I always remember my girls having a difficult time letting go of things that were theirs. Even today the smallest things are kept and secreted away in hiding places. And now I understand, not knowing what is temporary or what is permanent can be stressful on an adult, let alone a child.

This past year I have often become frustrated because others say it is hard to understand where children from low-income are coming from and the situations they often encounter. I don’t know if it’s because I too have been in many difficult situations in my life, as well as other people I have known, but I always think to myself that not understanding others mindset or culture can cross over into all socio-economic statuses or family situations. Very few of us take the time to actually get to know people and their struggles, and it’s not always our fault. Many of us don’t like to openly share our hardships or stories. We think it makes us weak in others eyes. But I think it makes us strong, and better able to understand where others are coming from.

Someone once told me a story of a person suffering from cancer and how she would always ask the other person how they were doing. The person would say to her, “Why are you asking about me? You are going through one of the hardest struggles in life there is?” But the person would always tell her that EVERYONE is going through a struggle in their lives. It matters because it is happening to you.

I think so many of our misunderstandings and miscommunications could be refocused if we all took this viewpoint towards others lives. It’s not a race issue, or an economic issue, it a human issue. We all struggle, we all fight our own daily battles. The importance is showing kindness to others and to recognize that we don’t know or understand completely what another person is going through. The importance is taking into account the feeling and mindset of others, and custom tailoring our interactions to make them meaningful and thoughtful for others.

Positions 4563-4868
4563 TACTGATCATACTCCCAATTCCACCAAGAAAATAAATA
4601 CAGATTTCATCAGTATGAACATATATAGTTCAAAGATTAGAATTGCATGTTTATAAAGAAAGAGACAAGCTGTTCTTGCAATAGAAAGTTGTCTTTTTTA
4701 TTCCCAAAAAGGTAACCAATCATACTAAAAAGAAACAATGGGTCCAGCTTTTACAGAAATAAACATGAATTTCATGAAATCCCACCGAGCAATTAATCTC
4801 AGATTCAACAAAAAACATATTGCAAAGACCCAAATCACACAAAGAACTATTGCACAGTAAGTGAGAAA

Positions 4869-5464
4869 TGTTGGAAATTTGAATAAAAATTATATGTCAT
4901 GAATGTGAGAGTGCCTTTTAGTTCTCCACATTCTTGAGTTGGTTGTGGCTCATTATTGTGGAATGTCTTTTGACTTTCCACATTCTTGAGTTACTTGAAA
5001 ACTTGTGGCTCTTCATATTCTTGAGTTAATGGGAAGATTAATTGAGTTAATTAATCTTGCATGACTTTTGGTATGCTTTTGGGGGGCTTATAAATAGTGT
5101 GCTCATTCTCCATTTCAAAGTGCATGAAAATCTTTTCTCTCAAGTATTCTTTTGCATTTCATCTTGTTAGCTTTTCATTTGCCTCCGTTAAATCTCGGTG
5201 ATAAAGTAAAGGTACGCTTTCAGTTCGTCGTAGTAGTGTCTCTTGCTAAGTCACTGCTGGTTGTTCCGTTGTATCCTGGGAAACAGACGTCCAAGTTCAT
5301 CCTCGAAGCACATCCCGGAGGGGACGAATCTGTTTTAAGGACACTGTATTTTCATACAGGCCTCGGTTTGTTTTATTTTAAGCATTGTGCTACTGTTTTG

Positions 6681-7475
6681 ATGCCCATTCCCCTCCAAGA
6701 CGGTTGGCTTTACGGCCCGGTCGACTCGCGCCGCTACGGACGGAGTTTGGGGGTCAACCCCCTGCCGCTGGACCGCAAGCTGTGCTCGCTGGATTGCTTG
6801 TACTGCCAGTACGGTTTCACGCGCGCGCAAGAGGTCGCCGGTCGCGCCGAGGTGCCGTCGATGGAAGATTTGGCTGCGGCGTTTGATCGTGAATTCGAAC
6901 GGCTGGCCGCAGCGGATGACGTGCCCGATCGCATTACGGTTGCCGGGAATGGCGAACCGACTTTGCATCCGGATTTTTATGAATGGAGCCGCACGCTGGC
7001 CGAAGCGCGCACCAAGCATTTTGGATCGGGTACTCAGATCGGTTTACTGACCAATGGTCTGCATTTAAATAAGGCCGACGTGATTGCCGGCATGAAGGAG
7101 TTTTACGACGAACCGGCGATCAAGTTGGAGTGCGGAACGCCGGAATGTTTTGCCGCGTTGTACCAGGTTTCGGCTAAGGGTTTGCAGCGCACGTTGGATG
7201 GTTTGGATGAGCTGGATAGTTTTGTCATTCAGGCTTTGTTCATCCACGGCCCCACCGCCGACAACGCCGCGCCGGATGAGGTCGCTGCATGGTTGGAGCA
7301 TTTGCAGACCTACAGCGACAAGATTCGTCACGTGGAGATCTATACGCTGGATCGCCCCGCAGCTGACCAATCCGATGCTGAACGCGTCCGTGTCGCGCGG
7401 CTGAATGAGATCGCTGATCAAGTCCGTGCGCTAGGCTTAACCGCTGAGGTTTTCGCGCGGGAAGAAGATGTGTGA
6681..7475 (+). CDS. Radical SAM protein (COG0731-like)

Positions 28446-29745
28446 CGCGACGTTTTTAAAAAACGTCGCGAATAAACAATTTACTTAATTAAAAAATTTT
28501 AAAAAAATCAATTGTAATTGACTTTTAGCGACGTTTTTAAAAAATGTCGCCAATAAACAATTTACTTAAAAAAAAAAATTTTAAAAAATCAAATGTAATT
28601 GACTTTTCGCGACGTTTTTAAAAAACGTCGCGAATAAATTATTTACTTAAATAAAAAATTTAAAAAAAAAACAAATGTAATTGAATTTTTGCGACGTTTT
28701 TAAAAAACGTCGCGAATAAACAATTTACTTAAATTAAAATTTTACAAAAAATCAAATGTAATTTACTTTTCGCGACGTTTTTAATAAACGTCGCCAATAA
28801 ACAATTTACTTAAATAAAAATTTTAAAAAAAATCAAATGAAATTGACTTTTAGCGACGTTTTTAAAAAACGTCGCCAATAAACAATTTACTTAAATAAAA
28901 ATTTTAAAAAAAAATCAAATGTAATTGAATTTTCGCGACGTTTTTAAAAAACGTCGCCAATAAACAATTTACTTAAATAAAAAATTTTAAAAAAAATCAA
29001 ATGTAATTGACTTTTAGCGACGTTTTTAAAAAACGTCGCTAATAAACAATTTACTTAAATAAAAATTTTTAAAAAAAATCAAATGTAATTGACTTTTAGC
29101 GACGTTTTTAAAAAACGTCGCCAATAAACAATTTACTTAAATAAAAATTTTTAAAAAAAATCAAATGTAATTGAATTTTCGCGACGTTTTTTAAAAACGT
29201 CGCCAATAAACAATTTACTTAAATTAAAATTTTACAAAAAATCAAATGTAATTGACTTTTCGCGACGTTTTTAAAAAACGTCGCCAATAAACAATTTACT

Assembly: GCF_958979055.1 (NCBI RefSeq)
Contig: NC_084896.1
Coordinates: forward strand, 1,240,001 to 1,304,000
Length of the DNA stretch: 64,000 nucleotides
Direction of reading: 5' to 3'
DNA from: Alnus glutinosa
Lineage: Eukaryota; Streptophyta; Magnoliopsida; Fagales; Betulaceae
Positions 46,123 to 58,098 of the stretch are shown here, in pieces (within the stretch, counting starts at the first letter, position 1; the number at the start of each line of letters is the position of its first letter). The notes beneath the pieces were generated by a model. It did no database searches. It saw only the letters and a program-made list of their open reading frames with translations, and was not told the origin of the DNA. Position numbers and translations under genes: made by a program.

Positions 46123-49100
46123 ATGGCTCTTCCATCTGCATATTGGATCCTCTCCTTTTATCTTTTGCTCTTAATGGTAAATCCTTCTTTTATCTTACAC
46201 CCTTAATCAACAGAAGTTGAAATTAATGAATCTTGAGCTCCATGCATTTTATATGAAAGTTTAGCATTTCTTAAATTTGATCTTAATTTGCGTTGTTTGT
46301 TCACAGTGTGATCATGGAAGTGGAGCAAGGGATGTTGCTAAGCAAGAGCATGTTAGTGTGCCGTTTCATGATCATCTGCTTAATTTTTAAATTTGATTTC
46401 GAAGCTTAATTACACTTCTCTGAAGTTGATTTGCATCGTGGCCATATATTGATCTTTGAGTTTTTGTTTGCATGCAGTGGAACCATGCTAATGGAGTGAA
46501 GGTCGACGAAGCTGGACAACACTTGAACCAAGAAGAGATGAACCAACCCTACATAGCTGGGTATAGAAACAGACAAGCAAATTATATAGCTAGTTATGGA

So there are a few things I want to take from this: one, always be cognizant of where others are coming from, you never know what battle they are fighting. Two, be brave and tell your story. We ALL have stories, and they should be told. They are powerful and are a part of us and have made us who we are. And lastly, keep an open mind. Don’t be condescending or critical of others. We all have different perspective on life. No one is the same. That is they beauty of our world. Sometimes it’s good just to stop and watch what is going on around you, and to recognize where you can help: be it a kind word, a helping hand, or encouragement to others to keep going. Keep your chin up friends, and know while no one can know your specific struggle, we have all been there and we are all cheering you on.